Most subskills only have benefit when taken once. The exceptions are the ones in the angular brackets <>. These subskills cover a specific part of the subskill, and multiple parts can be taken. 

<Location> (Intelligence)

Potentially covered under Survival or History, you’ve studied a location and know it’s history and how to navigate it, as well as places and people within it. For example, knowing Sharn allows you to navigate pretty easy, know the fare for a skycoach, have a few favorite diners, know the names of the local gangs, etc. If you grew up in one place, you probably start with this skill for your home town (or country, if you’re from someplace like the Talenta Plains)

<Performance> (Performance)

You have studied and trained in various parts of entertaining. There are many elements that this can be. While there is some overlap, each element is distinct. It’s up to the DM how specific you need to be. Options include and are not limited to: A musical instrument, sculpture, painting and drawing, storytelling, oration, journalism, fashion, dance, comedy, decoration, and so on.

<Race/Creature> (Intelligence)

This Sub Skill tells you things about a race. Perhaps you were fascinated with Elvish culture, or you spent a lot of time dealing with dwarves. You know things about the people, their history, their legends and stories, their specialty foods, their craftsmanship. You likely have this for your own species, unless you grew up in another one.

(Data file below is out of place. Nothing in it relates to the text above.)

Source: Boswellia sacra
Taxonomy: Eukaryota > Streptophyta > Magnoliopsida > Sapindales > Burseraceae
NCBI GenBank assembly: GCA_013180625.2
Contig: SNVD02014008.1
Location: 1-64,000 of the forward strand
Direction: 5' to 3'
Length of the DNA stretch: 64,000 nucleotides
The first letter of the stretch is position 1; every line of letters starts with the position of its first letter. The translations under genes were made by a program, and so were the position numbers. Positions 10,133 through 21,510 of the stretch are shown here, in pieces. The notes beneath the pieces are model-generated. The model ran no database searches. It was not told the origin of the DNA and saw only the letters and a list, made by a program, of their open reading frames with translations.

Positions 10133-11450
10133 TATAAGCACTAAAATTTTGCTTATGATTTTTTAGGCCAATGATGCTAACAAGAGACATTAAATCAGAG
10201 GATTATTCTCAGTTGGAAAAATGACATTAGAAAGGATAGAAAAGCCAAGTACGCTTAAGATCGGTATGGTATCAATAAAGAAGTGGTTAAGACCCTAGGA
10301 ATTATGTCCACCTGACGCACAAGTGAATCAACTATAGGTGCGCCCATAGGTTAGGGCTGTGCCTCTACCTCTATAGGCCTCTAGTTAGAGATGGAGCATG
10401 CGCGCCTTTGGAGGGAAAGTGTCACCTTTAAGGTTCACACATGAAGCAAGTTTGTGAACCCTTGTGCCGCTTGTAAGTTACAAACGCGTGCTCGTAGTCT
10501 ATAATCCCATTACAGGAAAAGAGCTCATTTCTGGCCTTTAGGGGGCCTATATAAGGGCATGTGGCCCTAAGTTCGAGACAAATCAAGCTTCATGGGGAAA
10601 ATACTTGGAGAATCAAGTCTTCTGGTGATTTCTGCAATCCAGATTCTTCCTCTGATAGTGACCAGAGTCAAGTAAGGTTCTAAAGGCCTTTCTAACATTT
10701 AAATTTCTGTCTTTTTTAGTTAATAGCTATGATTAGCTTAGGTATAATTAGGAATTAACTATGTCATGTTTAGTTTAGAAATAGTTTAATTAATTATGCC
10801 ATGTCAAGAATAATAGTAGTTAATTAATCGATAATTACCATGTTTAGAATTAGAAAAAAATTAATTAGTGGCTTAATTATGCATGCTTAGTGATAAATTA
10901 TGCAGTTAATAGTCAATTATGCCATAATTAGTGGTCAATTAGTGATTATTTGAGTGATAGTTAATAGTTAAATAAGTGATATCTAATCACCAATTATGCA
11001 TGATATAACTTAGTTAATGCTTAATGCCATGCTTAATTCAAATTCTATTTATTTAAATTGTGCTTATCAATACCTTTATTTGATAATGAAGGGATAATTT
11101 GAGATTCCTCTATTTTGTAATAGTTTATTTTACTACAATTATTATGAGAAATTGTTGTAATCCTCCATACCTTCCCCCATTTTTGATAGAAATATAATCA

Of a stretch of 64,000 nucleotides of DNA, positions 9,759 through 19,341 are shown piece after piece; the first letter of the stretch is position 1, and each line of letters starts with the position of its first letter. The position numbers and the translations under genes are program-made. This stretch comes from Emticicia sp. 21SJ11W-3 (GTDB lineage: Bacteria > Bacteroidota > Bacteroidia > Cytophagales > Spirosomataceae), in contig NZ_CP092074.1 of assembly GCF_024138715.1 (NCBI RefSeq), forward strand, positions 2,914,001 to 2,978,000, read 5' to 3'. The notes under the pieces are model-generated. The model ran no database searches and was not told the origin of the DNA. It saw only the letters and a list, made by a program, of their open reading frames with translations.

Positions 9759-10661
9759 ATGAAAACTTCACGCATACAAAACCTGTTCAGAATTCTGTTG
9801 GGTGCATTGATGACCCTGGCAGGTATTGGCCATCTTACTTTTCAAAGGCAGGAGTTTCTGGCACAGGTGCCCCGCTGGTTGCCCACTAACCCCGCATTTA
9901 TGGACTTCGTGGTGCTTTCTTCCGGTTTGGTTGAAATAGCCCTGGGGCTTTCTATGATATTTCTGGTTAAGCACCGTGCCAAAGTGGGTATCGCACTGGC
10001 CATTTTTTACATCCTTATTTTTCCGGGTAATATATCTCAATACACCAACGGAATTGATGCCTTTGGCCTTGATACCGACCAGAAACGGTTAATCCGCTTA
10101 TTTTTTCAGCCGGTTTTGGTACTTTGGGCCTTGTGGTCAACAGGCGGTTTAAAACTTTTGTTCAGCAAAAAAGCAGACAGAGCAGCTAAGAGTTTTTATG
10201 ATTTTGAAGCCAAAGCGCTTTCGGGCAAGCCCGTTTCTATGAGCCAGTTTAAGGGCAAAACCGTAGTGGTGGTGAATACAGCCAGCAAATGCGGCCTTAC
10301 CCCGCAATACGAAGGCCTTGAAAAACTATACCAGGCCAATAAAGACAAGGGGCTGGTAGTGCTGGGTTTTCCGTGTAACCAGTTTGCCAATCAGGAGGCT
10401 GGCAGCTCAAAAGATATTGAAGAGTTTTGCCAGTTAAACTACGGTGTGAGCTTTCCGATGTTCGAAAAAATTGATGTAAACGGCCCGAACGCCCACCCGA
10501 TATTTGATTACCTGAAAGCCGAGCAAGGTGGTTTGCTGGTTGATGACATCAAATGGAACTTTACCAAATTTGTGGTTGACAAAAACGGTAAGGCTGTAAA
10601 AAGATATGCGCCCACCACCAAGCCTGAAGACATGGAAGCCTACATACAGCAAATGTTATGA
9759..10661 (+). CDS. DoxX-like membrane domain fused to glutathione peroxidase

“Humans” tends to be too broad. Try something like “Nobility,” “Pirates”, “Merchants” or something similar if a race seems too broad.

This can also be used for studying creatures who may or may not have a race, or are more monstrous. Dragons, Horses, Beholders, Etc.  

Alchemy (Intelligence/Arcana)

You know things about alchemical liquids, and you can make and brew potions and other items.

This includes using brewer’s kit and poisoners kit to make alcoholic and poisonous products. (I’m not happy about it, but that’s the way it worked out…)

Animals (Nature)

You know things about animals, including their behaviors, the tasty parts, the scary bits, and how to take care of them.

Appraisal (Intelligence)

You’re good at figuring out the worth of items, and you know the market value of a lot of goods.

Ask Around (Persuasion)

You’re good at talking to locals to find out information without raising suspicions.